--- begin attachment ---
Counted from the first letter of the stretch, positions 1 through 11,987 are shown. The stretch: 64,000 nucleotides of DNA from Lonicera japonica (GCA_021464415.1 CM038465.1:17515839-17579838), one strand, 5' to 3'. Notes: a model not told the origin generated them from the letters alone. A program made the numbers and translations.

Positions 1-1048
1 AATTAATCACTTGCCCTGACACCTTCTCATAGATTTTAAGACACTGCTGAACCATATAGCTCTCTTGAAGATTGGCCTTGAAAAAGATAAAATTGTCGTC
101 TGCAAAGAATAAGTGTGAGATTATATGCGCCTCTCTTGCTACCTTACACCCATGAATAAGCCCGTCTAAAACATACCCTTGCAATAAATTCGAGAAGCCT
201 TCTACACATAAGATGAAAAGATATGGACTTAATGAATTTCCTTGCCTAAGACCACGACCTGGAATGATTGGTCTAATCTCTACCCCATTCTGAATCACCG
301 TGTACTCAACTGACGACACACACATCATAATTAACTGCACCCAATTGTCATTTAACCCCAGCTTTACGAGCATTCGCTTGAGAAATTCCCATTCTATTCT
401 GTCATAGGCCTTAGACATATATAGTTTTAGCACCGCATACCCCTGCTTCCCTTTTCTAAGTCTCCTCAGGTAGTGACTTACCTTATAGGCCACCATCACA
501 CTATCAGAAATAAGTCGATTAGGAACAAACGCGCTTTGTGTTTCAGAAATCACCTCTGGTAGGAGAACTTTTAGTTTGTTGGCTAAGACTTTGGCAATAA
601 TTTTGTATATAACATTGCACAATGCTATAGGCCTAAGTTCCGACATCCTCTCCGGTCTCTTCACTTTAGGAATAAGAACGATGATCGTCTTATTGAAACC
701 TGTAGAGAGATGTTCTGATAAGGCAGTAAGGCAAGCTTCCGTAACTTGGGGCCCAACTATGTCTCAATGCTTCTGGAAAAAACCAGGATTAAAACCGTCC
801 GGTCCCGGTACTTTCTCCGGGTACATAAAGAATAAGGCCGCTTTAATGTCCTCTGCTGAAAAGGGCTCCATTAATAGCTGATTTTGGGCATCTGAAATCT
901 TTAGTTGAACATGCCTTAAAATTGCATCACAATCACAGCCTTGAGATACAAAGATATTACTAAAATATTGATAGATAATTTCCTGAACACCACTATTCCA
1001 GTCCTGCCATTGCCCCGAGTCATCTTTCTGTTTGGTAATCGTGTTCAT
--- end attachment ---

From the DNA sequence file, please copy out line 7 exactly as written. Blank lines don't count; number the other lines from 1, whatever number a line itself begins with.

401 GTCATAGGCCTTAGACATATATAGTTTTAGCACCGCATACCCCTGCTTCCCTTTTCTAAGTCTCCTCAGGTAGTGACTTACCTTATAGGCCACCATCACA